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ABI Poll: Don’t Prohibit "Liquidating Chapter 11 Plans"

A majority of respondents to a recent American Bankruptcy Institute (ABI) poll argued that companies should be allowed to liquidate under Chapter 11 of the Bankruptcy Code.

Typically, Chapter 7 is the form of bankruptcy most often employed by debtors seeking to liquidate their assets, whereas Chapter 11 is most commonly used by companies hoping to reorganize and restructure their existing debt. According to the ABI poll, 70% of respondents—63% "strongly" and 7% "somewhat"—disagreed that "liquidating Chapter 11 plans" should be prohibited and that conversion to Chapter 7 should be the only option for a business case to end in liquidation.

Companies often use Chapter 11 to liquidate assets because management remains in place during the bankruptcy process. Some experts argue that this process results in a more orderly liquidation that increases the ultimate return to creditors, while other experts argue in favor of using Chapter 7 to liquidate instead.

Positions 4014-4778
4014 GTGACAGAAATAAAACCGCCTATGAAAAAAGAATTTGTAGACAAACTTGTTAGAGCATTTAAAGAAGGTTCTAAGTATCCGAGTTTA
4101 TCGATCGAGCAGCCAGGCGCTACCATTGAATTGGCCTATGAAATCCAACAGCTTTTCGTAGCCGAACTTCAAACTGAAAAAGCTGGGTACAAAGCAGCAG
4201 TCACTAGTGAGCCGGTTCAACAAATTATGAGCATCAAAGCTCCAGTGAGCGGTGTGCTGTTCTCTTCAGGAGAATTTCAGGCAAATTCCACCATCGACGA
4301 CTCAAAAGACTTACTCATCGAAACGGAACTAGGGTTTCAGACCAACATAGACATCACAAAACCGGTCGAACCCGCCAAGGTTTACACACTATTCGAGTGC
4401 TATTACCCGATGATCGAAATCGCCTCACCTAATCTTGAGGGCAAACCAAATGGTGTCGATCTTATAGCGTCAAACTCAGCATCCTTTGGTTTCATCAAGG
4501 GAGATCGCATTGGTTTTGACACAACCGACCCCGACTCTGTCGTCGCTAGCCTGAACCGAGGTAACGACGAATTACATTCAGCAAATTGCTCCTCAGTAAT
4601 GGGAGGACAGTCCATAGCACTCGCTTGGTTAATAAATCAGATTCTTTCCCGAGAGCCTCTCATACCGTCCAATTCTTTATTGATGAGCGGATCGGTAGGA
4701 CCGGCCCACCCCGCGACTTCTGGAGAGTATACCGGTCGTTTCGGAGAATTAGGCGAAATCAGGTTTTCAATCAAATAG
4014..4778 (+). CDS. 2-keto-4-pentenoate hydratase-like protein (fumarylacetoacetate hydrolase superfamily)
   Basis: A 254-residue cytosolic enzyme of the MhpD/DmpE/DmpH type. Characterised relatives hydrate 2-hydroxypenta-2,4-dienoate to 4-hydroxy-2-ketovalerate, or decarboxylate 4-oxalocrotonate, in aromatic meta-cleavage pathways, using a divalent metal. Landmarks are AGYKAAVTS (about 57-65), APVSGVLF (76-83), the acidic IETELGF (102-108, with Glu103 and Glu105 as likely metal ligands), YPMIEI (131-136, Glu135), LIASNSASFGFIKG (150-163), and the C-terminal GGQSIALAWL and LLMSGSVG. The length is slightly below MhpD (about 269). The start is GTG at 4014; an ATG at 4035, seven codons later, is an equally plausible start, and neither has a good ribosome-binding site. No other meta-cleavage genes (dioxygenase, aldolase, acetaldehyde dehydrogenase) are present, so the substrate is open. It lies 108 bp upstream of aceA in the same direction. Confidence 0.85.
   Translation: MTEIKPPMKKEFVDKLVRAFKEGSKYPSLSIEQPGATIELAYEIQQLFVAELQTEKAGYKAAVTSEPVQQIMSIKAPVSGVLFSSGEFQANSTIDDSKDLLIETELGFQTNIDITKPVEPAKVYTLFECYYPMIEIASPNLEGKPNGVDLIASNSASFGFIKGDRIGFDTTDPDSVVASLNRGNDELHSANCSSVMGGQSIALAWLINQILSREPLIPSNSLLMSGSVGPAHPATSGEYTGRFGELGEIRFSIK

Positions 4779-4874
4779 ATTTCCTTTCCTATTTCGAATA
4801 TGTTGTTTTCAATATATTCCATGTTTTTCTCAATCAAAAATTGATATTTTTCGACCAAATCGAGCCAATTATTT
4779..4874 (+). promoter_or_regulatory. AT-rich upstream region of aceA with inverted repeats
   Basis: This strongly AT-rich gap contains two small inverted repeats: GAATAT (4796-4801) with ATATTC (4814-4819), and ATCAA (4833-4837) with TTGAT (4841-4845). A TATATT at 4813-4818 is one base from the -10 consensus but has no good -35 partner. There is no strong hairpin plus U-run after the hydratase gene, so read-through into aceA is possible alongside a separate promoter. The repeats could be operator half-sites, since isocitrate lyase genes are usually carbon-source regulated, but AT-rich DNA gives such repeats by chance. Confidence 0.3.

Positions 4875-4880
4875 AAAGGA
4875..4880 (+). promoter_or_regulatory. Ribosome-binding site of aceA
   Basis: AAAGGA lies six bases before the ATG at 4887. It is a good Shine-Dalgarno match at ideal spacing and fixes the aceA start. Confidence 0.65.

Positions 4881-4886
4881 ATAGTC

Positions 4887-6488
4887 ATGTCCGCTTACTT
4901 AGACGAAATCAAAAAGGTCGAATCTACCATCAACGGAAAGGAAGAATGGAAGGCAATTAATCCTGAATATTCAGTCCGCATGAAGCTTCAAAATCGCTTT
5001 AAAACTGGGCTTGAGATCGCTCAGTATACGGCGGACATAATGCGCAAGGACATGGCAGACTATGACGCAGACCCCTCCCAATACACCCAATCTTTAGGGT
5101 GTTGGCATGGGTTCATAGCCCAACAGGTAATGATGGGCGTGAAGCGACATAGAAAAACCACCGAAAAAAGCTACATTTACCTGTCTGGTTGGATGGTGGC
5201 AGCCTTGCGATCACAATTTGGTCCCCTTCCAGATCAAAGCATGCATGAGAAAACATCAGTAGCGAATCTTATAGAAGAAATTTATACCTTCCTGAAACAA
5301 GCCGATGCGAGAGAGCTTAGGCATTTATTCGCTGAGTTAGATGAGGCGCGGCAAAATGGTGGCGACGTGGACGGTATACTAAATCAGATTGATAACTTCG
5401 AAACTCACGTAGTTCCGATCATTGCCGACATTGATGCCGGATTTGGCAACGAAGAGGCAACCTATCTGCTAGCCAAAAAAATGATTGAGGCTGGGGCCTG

Conversely, in a Chapter 7 case, a business ceases operations and is liquidated by a court-appointed trustee. Only 25% of respondents—12% "strongly" and 13% "somewhat"—thought that the only option to businesses looking to liquidate should be through Chapter 7 of the Bankruptcy Code.

Chapter 11 has, in recent years, been the subject of much debate by policymakers and bankruptcy observers. Supporters of the process argue that Chapter 11 offers an effective way for companies of all sizes to restructure their debt and emerge as a going concern. Others, however, argue that Chapter 11 is too costly for small companies and leads them to liquidation. Evidence can be found to support either point of view.

To learn more about NACM's positions on the U.S. Bankruptcy Code, read over NACM's Issue Brief, available here.

Jacob Barron, CICP, NACM staff writer